My key interest was in how to approach opening the wall, and cutting into the tile while minimizing the area that has to be repaired. Plus, how do you go about the repair process, assuming the same white tile can be purchased. Any comments on the tile aspect?


  7. #7
    If it is located above the tile and to the side, then why not cut into the Drywall to examine? On another note.... check the shower head, does it leak when you use it and spray back to the wall? The stem that the showerhead screws to, may be leaking inside, It should unscrew quite easily (everything is easy on paper) I use a piece of rubber innertube wrapped around and then a pipe wrench to unscrew. May be that corrosion has eaten through the threaded portion and releasing a spray. You can use a flash light and look inside after removing the stem.

    On a similar note, I had a bath tub/shower that was driving me nuts I had the valve seats replaced by a plumber, after that every time my wife took a bath (I shower) water would rain down to the bath below, distroyed the ceiling. The plumber had also replaced the tub spout as the old one had corroded chunks out of it, over time. I replaced the spout again thinking it was spraying water back into the wall opening. NOT! Then checked all fittings I could see from the hole in the ceiling below, Nothing! Btroke down and called another plumber, he cut a hole in the wall behind the valves and examined, NaDa.... Then he played with different effects, still NaDa... Called my wife to fill the tub as she would for her bath... She turned the water on and right away it rained in the basement bathroom. He determined that when she full force turned on the water the new spout splashed water on the Overflow, be hind the overflow the seal was Iffy, he added some of his super doo-goo and resealed the drain. Water stopped dripping. Yeah!

    He then place a plastic access panel in the hole he cut in the wall (made for that application, I'vs sinse seen them at HD), Wrote me a big bill, I wrote him a big check, and he left. I was happy as I had fought this for over a year, although it was a simple fix and expensive, it was worth it. The panel will remain until "She" decides the Bath Decor needs changing, at which time I will patch the drywall and repaint.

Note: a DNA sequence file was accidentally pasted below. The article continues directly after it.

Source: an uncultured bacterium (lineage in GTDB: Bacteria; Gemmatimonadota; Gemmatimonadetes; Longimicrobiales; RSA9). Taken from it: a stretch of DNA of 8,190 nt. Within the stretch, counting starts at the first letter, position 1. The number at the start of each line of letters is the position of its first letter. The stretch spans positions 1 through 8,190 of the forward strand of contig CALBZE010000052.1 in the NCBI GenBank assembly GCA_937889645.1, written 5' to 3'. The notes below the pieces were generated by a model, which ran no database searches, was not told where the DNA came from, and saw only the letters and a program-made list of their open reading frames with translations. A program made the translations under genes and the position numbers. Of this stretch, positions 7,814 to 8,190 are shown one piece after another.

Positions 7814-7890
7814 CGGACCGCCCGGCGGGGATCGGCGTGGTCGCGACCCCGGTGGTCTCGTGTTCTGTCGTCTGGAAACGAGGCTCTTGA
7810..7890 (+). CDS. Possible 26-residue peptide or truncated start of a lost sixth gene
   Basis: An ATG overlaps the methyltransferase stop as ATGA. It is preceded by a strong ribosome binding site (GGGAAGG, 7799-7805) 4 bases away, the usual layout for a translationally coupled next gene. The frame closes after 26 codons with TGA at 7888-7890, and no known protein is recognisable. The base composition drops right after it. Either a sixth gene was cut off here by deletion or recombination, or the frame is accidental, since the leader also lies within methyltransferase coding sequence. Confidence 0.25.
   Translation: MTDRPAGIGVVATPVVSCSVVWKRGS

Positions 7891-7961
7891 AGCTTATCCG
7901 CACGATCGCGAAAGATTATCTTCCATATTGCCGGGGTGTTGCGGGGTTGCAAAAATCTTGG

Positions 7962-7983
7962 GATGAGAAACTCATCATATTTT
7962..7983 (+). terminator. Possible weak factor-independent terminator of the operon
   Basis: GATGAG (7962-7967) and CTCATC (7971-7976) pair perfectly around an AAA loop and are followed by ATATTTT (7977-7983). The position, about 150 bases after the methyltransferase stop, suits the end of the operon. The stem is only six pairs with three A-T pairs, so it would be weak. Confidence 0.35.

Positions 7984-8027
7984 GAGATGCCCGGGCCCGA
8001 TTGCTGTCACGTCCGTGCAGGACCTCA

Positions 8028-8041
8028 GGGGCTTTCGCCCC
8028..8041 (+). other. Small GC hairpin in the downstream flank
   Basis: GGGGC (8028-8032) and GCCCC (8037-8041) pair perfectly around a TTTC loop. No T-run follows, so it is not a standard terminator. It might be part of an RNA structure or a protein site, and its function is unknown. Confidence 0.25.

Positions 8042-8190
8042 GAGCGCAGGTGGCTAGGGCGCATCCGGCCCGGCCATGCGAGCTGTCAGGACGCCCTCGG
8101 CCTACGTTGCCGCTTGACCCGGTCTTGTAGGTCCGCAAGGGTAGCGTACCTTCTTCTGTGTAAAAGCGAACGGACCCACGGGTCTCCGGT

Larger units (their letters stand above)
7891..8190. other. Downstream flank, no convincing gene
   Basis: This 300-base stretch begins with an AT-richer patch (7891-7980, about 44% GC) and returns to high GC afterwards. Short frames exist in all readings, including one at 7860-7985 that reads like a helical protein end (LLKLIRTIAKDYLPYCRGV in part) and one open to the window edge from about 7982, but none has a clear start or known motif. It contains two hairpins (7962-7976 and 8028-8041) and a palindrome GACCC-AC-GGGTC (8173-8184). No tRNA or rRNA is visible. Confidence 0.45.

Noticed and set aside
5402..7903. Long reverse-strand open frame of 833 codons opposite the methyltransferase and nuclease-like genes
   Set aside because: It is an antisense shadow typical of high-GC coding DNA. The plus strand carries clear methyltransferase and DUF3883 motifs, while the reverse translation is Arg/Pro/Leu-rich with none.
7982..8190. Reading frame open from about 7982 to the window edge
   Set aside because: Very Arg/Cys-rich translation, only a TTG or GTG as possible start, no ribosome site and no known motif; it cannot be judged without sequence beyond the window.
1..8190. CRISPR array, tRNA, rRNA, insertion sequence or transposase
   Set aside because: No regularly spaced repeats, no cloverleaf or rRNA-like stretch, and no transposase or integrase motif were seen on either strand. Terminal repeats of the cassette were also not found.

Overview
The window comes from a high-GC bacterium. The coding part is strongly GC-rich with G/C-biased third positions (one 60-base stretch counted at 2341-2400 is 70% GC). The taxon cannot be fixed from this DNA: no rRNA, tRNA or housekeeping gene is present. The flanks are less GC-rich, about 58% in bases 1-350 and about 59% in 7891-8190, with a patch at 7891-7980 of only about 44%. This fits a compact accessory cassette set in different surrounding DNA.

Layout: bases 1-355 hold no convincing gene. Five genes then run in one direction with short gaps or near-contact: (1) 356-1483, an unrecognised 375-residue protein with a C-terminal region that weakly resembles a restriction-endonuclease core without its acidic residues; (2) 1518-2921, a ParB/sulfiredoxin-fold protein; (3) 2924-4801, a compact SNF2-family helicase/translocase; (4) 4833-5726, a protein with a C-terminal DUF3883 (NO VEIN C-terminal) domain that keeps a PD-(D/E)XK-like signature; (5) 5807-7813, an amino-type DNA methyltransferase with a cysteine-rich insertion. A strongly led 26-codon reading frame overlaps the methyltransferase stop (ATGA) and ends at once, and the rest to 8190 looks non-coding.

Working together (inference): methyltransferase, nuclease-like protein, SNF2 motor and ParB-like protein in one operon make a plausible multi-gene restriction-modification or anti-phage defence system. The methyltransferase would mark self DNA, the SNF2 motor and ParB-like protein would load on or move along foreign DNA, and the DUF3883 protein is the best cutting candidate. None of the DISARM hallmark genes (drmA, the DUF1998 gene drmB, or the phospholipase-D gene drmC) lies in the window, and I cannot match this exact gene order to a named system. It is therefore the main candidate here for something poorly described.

8. #8
    Ridgid Tools makes a video scope that has a 3' scope lead on it. You drill about a 1/2"-1" hole in the suspected area (make sure to locate studs and try to isolate the suspected leak to an area between the studs) and insert the scope. On the handheld portion of the unit there is a color video monitor, also the scope is water proof, so no worries there. After you insert the scope, turn the shower on and you should be able to exactly locate the leak. The scopes are around $220, or you may be able to rent one. These are available at professional tool stores, I have not seen these at Home Depot. If you don't guess the location correctly the first time, all you need to do is repair a 1" scope hole. Hope this helps. Bill

    Use a Fein Multi Master to remove any tiles and grout (after the location of the leak is determined). The Fein makes tile repairs much easier.